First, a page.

Miranda Lambert is a big deal. Her debut album was one of the few in history to come out of the box at No. 1 on the sales charts and Lambert's three full-length releases (her newest is scheduled for November this year) have all gone platinum, each of them selling more than one million units.
Like many of the modern country music stars that have cropped up in the last decade or two, she is conversant in the anthemic rock 'n' roll riffs her target audience knows and loves. She's also canny enough to take some fairly convincing stabs at working country cred ballads like "The House That Built Me" into her repertoire.
Sunday night's concert at the Erie County Fair was a love fest between Lambert and her fans. From the moment she took the stage, greeted by a phalanx of photo-snapping smartphones, and launched into a rockin' "Only Prettier," the audience was in her thrall, singing lyrics and shouting their praise at the end of nearly every tune.
Lambert and her band responded with an hour-and-a-half set that ran through almost all of her hit singles in addition to a lot of material from her 2009 album ("Revolution"), a song ("Baggage Claim") from her forthcoming release, a couple of country music classics (Loretta Lynn's "Fist City" and a surprisingly limp take on Patsy Cline's signature tune, "Crazy," and a few surprises.)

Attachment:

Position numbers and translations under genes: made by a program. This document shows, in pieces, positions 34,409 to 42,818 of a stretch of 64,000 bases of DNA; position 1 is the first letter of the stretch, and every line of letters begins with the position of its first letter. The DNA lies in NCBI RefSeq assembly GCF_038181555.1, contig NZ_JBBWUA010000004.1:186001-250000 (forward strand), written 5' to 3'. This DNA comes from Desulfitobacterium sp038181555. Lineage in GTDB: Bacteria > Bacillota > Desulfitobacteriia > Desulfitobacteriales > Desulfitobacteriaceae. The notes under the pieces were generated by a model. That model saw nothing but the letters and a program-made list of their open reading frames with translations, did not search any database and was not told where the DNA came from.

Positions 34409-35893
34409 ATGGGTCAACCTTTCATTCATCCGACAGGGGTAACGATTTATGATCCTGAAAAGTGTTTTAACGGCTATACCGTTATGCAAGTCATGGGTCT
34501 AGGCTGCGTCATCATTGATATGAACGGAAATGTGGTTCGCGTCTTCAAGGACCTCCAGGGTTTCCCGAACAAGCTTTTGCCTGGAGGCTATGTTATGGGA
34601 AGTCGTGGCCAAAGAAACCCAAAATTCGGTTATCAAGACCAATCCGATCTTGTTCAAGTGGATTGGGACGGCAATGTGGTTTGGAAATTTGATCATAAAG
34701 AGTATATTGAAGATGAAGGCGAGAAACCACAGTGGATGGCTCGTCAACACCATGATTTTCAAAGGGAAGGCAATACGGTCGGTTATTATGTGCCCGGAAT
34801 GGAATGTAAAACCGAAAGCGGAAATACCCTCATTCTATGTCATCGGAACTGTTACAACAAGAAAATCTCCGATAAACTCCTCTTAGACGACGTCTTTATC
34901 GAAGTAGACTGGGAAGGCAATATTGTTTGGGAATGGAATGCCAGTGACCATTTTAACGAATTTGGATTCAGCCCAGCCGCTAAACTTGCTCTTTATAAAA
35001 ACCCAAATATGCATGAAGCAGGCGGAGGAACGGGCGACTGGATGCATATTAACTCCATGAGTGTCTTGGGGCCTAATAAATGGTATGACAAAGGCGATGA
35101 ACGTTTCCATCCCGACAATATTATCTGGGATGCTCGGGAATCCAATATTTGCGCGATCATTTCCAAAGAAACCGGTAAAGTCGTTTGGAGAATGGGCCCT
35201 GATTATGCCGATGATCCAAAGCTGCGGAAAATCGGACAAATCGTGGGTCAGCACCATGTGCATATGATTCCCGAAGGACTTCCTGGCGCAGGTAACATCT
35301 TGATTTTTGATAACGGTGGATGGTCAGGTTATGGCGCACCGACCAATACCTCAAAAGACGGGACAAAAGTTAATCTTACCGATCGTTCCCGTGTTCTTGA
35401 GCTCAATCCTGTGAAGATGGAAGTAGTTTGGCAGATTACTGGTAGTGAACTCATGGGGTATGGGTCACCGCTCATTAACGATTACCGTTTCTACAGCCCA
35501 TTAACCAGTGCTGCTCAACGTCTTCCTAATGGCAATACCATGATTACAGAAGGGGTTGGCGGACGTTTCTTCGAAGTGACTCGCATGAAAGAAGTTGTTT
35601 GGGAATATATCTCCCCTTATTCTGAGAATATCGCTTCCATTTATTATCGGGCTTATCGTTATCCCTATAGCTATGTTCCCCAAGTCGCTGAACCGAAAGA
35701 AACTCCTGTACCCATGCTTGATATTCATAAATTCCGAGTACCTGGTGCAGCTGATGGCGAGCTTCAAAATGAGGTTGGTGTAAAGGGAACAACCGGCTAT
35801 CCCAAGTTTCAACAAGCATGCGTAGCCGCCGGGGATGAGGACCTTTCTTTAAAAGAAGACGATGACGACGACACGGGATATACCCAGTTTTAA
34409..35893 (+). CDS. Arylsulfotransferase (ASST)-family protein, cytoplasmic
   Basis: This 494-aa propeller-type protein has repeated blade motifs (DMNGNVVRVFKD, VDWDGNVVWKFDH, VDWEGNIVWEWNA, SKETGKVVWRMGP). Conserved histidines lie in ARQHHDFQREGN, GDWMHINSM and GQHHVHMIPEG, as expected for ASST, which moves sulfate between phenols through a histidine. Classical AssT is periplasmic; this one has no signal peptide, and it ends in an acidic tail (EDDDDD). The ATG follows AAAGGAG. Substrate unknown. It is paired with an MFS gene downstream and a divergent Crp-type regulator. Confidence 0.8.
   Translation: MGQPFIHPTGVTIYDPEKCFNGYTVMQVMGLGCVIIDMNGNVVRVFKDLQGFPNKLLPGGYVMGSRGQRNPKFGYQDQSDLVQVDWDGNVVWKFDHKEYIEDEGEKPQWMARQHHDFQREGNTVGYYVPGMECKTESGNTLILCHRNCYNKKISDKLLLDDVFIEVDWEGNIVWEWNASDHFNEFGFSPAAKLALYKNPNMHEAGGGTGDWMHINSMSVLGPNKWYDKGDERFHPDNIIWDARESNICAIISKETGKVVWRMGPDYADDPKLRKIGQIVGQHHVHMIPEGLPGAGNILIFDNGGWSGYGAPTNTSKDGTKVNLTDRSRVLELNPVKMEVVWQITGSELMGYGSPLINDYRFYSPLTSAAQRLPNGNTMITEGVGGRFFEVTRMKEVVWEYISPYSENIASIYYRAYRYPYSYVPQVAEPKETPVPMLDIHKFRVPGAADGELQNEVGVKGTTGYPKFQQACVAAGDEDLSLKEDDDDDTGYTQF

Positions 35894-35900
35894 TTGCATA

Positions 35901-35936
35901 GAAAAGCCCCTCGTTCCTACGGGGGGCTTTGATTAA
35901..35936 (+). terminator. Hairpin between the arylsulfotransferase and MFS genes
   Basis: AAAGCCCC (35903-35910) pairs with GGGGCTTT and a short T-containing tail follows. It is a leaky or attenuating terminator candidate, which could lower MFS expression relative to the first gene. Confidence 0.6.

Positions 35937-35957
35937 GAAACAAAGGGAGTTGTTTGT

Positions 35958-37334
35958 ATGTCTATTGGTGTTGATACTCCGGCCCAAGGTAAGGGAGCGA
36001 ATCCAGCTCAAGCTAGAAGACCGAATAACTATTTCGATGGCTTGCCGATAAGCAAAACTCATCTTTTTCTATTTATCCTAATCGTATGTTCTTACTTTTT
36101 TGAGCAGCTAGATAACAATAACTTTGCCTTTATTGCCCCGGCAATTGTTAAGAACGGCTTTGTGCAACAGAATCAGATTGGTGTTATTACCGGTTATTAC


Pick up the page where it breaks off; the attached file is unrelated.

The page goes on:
One thing that wasn't a surprise was the influence that rock 'n' roll had on her set list. It is commonplace in country music concerts these days to turn the volume up in ways that Jimmy Rogers, Maybelle Carter and Hank Snow never thought of. Lambert's band was electrified and loud, displaying the kind of chops and pop sensibilities that wouldn't be out of place in any number of chart-topping Southern rock bands, as displayed by their cranked-up renditions of Rick Derringer's "Rock and Roll Hoochie Koo" and, towards the very end of the evening, "Travelin' Band" by Creedence Clearwater Revival.
"Kerosene," "Maintain the Pain" and "White Liar" had plenty of hooks and power, but there were also moments when the volume settled down and countryfied power ballads like "Famous In a Small Town" and a marvelous version of "The House That Built Me" came to the fore.
Lambert also is taking part in a side project called Pistol Annies with Ashley Monroe and Angaleena Presley and it was a bit of a surprise when they joined her onstage to run through some material from their soon-to-be-released album.
All three have strong voices that mesh for some solid harmonies. While there were some raucous moments, the overall feel was more front-porch-intimate than the rest of the show. They had their own power ballad ("Bring Me Down"), but "Hell On Heels," "Hunter's Wife" and "Takin' Pills" had a bit more punch and humor than much of Lambert's regular show.
When all is said and done, however, it is apparent that Miranda Lambert is a star with a loyal and vociferous following. She's entertaining on stage, knows what her audience wants and delivers the goods. You can't knock it; it's too much fun.
Sunday evening at the Erie County Fair, Hamburg.